The crowd roared with amazed approval. This was not at all like any wrestling they had ever seen, but they suddenly understood how a woman like Rose might stand up to a man like Zheen.

Zheen rolled over on his back. He wouldn’t let Rose blindside him like that again. He lay  there, half stunned, until he heard Thorn counting. “One, two . . .” He realized that even though Rose was ten feet away, he was flat on his back with his shoulders touching the grass. A referee could rule that the same as a pin. He rolled up onto his shoulders, and then with an impressive effort, vaulted back to his feet.

“You’re tricky, Rose. Everyone knows that. You got a few cheap shots in, but that won’t win the match for you. Neither of those tricks will work again.”

“I’m just playing with you so far, Zheeny.” She pranced around the circle with her hands in the air—ignoring him, taunting him.

Zheen stalked her slowly, confident that if he could just catch her, his superior weight and strength could bring this match to a satisfactory end. He had grass stains on his face, and blood trickled from his nose, and his neck ached and felt strangely weak. However these minor concerns were not about to stop him. Second by second he closed on her as she sidled away, looking for an opening or a way past him.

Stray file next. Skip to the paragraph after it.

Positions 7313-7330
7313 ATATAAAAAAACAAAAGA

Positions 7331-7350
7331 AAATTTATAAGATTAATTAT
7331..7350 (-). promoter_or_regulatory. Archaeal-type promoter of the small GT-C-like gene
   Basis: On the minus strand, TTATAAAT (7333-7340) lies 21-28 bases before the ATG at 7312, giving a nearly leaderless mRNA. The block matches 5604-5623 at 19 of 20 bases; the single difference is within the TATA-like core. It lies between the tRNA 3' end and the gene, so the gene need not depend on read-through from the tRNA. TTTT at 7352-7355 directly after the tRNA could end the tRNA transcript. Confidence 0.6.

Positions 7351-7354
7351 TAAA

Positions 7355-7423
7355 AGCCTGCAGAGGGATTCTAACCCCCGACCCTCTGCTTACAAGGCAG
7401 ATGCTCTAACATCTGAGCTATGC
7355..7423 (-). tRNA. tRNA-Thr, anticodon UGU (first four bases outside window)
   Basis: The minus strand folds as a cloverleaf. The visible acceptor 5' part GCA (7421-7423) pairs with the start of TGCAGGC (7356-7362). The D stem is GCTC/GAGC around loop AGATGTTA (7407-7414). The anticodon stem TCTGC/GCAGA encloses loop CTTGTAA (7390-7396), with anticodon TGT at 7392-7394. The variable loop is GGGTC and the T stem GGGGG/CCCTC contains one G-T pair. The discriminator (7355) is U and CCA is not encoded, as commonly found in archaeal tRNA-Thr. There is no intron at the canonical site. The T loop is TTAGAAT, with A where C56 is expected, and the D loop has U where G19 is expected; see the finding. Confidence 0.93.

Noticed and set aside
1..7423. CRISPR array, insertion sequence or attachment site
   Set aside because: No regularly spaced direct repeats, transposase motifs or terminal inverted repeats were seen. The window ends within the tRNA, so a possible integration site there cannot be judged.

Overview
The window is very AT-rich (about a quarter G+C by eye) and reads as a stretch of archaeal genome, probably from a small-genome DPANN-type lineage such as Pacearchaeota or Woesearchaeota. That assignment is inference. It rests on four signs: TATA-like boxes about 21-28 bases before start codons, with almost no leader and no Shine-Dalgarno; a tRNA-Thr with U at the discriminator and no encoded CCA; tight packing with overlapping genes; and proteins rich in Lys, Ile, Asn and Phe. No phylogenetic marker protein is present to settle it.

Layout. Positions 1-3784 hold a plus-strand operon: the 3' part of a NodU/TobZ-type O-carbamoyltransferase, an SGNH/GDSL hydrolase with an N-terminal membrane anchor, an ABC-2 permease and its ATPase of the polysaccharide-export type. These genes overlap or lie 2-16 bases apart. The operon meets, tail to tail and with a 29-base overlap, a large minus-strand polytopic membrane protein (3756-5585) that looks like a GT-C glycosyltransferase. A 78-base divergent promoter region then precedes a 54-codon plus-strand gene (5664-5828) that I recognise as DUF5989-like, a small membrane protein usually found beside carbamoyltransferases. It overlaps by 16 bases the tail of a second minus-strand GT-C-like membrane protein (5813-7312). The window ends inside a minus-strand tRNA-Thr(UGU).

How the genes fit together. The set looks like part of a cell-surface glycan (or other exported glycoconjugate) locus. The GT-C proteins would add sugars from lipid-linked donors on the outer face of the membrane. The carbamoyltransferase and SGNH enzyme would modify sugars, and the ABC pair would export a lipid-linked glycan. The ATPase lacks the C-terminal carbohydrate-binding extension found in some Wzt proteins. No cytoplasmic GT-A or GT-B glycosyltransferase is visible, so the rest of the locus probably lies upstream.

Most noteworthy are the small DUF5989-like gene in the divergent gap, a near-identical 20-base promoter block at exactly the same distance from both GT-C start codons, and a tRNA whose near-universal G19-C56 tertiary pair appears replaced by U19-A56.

Rose knew that Zheen would catch her in the next few seconds, and if he ever got a good grip on her, that could be the end of the fight. She needed to surprise him again. Suddenly she threw herself at his feet, head down and body curled into a somersault. Her neck and shoulders struck the grass; her body followed in a roll, and she straightened her legs in a mighty kick right to Zheen’s midsection. A kick six inches lower might have been a fight ender, but Rose wouldn’t do that to a friend. Her heels drove into his rock-hard stomach, and forced him backwards. He reached down and caught one ankle, but her other foot kicked him in the jaw and knocked his head back. His fingers slipped on her oily leg, and she pulled herself free. In a second she was back up and circling.